Preoperative anaemia is common in patients undergoing major gynaecological surgery and is associated with a fivefold increased risk of transfusion.
Another patient population was identified that may, potentially, benefit from a patient blood management program. This retrospective study analyzed data from 824 women who underwent laparoscopic and open major gynecological surgery in an Australian tertiary hospital. Preoperative anemia was present in 18% of patients. As hypothesized, blood transfusion was more frequent in anemic as opposed to nonanemic subjects (55 vs. 16%), in ASA class III-V ( 39 vs. 20%), and in open abdominal procedures (92 vs. 38%).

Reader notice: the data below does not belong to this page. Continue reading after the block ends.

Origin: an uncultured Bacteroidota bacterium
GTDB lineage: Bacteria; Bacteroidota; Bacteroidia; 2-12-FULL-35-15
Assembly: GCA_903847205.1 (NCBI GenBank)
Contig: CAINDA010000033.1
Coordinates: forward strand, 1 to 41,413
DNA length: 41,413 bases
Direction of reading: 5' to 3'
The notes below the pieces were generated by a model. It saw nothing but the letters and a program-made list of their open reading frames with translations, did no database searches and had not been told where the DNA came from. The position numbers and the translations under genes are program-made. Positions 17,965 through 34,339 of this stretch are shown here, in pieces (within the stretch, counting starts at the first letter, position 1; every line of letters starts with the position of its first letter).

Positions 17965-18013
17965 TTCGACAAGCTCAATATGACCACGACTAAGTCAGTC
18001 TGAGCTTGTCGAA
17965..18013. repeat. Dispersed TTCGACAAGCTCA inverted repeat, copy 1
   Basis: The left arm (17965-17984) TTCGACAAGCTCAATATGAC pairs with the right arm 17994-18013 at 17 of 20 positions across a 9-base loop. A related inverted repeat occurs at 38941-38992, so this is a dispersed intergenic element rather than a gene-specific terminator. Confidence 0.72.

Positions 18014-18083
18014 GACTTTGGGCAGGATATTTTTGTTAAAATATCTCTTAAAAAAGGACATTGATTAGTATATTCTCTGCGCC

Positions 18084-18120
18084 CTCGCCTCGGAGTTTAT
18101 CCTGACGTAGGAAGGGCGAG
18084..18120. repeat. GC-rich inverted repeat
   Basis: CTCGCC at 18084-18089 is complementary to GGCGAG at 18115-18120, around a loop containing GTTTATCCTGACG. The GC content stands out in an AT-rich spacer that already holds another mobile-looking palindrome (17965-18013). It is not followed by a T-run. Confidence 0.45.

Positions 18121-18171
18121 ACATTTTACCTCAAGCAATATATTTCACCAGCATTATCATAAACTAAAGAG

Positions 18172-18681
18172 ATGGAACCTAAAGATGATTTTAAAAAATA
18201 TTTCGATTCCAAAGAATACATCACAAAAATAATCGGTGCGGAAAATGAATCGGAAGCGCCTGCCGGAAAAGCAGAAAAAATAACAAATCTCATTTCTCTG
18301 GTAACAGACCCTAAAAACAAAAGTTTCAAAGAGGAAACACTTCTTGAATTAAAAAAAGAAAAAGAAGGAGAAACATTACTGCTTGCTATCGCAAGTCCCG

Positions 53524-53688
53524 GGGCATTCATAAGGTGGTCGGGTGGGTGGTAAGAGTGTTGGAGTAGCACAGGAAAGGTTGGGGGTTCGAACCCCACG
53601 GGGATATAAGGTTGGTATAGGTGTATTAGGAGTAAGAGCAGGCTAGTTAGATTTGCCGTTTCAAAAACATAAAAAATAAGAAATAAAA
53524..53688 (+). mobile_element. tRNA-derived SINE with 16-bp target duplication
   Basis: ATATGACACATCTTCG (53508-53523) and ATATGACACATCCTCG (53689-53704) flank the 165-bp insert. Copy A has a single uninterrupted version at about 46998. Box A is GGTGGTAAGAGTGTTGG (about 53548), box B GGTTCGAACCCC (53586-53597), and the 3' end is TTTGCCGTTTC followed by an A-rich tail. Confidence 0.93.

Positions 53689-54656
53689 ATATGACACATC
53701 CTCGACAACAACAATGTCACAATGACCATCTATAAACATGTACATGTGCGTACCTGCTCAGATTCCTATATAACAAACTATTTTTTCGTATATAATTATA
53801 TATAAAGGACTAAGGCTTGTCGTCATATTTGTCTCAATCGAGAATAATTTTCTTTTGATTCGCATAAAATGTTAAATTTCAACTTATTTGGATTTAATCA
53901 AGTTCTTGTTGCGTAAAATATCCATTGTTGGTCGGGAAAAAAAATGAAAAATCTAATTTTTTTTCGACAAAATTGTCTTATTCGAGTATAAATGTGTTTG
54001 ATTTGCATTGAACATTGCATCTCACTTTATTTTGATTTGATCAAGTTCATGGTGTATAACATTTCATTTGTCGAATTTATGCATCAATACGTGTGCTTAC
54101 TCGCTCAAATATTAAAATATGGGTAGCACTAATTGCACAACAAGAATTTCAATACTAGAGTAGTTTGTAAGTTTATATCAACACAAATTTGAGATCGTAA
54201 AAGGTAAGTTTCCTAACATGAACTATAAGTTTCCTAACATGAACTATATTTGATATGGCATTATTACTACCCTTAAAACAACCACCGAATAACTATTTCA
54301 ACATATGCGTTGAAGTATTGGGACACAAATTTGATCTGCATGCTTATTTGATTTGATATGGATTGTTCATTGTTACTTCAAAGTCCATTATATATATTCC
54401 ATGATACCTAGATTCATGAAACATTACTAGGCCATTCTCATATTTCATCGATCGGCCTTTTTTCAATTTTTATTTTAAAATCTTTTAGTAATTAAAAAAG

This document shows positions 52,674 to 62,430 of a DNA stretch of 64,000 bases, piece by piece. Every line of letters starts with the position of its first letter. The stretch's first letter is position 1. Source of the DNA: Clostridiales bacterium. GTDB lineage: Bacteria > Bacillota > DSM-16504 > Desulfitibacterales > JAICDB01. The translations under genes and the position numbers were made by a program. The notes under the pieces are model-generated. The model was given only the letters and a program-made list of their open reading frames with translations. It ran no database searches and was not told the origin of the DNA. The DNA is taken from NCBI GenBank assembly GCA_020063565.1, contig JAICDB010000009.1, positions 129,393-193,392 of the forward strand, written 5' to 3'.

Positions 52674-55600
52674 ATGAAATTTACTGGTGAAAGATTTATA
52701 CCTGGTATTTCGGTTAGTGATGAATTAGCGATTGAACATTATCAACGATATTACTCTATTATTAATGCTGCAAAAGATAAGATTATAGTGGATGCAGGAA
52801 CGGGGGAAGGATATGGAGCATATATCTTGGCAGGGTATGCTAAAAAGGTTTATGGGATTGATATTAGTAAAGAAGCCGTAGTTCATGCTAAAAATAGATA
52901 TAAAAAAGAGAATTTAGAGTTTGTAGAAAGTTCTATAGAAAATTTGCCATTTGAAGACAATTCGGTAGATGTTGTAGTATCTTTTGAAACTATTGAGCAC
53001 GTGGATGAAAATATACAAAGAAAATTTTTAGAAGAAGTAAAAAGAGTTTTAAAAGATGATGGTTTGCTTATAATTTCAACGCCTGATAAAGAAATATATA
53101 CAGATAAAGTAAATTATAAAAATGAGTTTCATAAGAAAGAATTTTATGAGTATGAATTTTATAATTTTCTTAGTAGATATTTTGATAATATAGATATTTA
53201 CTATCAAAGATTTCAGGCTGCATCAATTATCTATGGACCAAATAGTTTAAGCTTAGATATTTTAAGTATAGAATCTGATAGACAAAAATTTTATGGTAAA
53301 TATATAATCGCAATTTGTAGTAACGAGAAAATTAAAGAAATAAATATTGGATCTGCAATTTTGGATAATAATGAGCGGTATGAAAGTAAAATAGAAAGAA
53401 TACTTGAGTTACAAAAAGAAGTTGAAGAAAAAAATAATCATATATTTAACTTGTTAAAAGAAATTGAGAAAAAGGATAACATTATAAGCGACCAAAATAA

Although the study was underpowered to demonstrate the effect of preoperative anemia on length of hospital stay and morbidity, it is worth reading for two reasons. First, surgical technique is key in blood-sparing methods. Whereas open gynecological surgery was associated with an overall transfusion rate of 13 to 15%, endoscopic or vaginal surgery incurred a risk of transfusion of 1%. Second, retrospective analyses obey to the same rules as prospective studies. Although the authors included a time frame that was too short, along with a selection of procedures with too low transfusion rates to produce adequately powered results, the database-derived analysis was published with all its weaknesses. This demonstrates good clinical practice.
– Thomas Frietsch